KABC reporter Sandy Wells

A radio reporter attempting to interview the principal of a publicly funded school backed by radical groups that lay claim to the Southwestern U.S says he was chased down and tackled at the campus today, apparently by order of the principal.

Meanwhile, Los Angeles Unified School District officials say they are conducting an investigation of the “performance” and “culture” of the Academia Semillas del Pueblo Charter School.

Sandy Wells of KABC in Los Angeles was turned away at the school’s front desk this morning when he tried to talk to founder and principal Marcos Aguilar.

As WorldNetDaily reported, Aguilar indicated in a recent interview he believes in racial segregation and sees his school as part of a larger cultural “struggle.” Chartered by the district in 2001, the institution is backed by MEChA, a radical student group with the stated goal of returning the American Southwest to Mexico. KABC radio host Doug McIntyre has been investigating the school for the past three weeks.

Aguilar has not responded to WND’s request for comment.

Wells, equipped with a KABC mic and recorder, said that when he inquired at the school’s office about interviewing Aguilar, he was told the principal was not in and did not want to talk.

The reporter asked the four or five black-garbed guards stationed outside for permission to interview parents as they arrived at the school with their children but was denied.


Principal Marcos Aguilar

Then, according to Wells, a Dodge Magnum abruptly pulled up on the sidewalk, causing the reporter to jump out of the way.

A large Hispanic man with a shaved head, about 25, leaped out of the vehicle and chased Wells down the street, tackled him and demanded the tape.

Wells, shaken up with his clothes torn but uninjured, said he turned over the tape, which had only ambient sound.

The guards offered no help, the reporter noted.

Wells said the attacker told him he didn’t work for the school.

As Wells drove away, he noticed he was being tailed by a black SUV. The reporter called into McIntyre’s show and was put on the air, hoping the exposure would prompt his pursuer to back off. The SUV eventually pulled away.

The man who tackled Wells accused the reporter of being “sneaky.” But Wells insisted he was at the school with his press credentials and KABC mic in full view and had asked permission to conduct the interviews.

In a previous conversation with Aguilar, Wells said the principal, who was speaking about death threats made to the school, warned him to “watch his back.”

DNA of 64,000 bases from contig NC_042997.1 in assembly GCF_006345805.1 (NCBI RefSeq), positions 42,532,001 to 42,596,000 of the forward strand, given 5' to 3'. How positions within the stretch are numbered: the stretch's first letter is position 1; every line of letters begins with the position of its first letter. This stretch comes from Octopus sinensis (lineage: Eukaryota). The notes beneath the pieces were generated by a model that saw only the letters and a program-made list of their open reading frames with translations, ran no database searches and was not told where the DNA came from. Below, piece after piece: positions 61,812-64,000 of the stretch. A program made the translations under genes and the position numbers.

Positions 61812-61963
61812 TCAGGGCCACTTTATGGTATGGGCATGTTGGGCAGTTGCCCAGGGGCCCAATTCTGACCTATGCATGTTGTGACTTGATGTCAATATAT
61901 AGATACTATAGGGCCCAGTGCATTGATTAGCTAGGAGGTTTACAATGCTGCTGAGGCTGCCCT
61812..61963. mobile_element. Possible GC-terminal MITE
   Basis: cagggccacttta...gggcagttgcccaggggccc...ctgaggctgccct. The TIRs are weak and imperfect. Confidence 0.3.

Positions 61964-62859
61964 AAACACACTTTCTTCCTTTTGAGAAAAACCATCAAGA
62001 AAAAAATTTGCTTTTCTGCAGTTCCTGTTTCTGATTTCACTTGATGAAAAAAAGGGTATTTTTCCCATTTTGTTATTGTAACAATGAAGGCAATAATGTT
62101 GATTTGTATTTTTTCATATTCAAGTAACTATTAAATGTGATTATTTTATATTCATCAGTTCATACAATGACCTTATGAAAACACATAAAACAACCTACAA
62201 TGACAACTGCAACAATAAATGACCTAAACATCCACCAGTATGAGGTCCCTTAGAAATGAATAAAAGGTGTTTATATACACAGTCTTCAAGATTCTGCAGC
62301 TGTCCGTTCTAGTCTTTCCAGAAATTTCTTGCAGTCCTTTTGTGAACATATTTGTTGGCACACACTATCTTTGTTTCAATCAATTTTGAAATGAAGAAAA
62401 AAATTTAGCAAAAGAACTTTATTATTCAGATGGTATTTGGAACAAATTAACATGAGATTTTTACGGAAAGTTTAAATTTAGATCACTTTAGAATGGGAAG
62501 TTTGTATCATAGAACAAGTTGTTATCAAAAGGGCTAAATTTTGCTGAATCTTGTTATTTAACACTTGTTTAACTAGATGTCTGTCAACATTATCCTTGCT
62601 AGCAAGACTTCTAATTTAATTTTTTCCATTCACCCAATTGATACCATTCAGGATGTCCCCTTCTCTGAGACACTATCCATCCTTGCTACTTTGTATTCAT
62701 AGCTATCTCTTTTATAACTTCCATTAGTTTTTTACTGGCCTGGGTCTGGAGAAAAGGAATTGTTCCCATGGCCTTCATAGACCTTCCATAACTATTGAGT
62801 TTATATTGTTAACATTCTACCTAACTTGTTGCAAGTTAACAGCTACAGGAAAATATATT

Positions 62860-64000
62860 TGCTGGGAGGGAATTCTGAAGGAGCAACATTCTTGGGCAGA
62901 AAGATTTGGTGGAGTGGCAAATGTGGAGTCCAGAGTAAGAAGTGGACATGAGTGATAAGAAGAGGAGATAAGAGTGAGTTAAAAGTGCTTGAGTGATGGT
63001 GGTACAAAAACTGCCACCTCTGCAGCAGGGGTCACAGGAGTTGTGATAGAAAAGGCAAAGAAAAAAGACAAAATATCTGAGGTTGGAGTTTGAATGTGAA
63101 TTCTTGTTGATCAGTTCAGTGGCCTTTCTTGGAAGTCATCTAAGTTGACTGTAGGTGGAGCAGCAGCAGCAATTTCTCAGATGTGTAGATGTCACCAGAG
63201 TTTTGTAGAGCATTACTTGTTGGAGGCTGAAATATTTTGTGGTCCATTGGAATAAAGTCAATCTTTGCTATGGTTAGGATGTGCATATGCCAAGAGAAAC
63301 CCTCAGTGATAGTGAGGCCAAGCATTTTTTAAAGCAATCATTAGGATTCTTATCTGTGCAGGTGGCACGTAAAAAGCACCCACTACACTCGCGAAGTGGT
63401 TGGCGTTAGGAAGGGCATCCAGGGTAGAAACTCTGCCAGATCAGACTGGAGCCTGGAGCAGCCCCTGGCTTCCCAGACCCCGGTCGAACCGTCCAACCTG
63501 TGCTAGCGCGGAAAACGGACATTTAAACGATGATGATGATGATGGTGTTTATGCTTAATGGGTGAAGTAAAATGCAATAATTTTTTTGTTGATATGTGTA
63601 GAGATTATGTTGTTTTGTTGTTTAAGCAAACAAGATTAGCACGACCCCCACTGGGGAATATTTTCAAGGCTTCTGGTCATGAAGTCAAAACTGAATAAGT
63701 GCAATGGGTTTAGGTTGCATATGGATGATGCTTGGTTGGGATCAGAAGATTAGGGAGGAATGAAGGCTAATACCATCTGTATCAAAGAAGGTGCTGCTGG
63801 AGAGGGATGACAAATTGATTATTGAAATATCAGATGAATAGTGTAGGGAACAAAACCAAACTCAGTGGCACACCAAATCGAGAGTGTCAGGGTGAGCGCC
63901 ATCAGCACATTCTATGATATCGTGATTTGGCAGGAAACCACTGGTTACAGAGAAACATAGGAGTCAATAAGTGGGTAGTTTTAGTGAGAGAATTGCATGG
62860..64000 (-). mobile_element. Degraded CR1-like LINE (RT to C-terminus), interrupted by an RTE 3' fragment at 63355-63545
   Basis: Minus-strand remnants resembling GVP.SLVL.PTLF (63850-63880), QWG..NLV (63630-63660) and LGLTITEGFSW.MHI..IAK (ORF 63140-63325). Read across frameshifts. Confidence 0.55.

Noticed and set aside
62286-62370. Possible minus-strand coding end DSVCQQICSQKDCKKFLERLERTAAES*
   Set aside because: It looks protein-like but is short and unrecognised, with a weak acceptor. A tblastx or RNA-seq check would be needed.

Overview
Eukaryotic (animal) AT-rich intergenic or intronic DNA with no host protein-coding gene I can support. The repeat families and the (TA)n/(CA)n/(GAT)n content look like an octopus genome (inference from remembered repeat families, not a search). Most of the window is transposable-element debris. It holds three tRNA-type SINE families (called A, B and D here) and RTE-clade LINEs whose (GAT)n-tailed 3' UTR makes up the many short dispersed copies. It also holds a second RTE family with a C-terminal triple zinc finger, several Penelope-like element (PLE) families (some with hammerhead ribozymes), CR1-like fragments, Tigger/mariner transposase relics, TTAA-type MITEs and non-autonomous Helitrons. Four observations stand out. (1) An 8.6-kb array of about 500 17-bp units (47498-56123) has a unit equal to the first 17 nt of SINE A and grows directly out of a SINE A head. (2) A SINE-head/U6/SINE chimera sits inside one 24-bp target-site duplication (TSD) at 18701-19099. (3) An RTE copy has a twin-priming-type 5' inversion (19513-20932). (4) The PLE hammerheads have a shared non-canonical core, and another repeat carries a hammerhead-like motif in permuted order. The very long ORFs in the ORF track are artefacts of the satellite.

A caller to McIntyre’s show this morning, identifying himself as Ricardo, said he was with Aguilar when the principal gave the order to get the tape from Wells.

Ricardo explained he works for a lawyer who is looking into acquiring a temporary restraining order against KABC on the school’s behalf.

Ricardo said he believes the intention of the school is to provide an environment in which the radical MEChA can teach its beliefs and policies.

McIntyre said he’s been unable to get an explanation from Los Angeles Unified School District officials as to how the school was allowed to be chartered.

However, the radio host’s producer, John Phillips, provided WND with a copy of a statement provided by district press deputy Shannon Murphy, saying a “review” is under way.

 

“The Los Angeles Unified School District is currently undergoing a through review of Academia Semillas Del Pueblo’s charter operations, including its academic programs. The District’s Program Evaluation and Research Branch spent at least two weeks at the school observing classroom discussion and collecting data regarding student performance and school culture. The District is currently reviewing the findings and a report is forthcoming.”

‘Don’t drink from white fountain’

Aguilar, interviewed recently by an online educational journal, Teaching to Change L.A., doesn’t think much of the Brown v. Board of Education decision that desegregated American schools.

He simply doesn’t want to integrate with white institutions.

“We don’t want to drink from a white water fountain, we have our own wells and our natural reservoirs and our way of collecting rain in our aqueducts,” he said.

The issue of civil rights, Aguilar continued, “is all within the box of white culture and white supremacy. We should not still be fighting for what they have. We are not interested in what they have because we have so much more and because the world is so much larger.”

Ultimately, he said, the “white way, the American way, the neo liberal, capitalist way of life will eventually lead to our own destruction. And so it isn’t about an argument of joining neo liberalism, it’s about us being able, as human beings, to surpass the barrier.”

Aguilar said his school is not a response to problems in the public school system, as it’s available only to about 150 families.

“We consider this a resistance, a starting point, like a fire in a continuous struggle for our cultural life, for our community and we hope it can influence future struggle,” he said. “We hope that it can organize present struggle and that as we organize ourselves and our educational and cultural autonomy, we have the time to establish a foundation with which to continue working and impact the larger system.”

 


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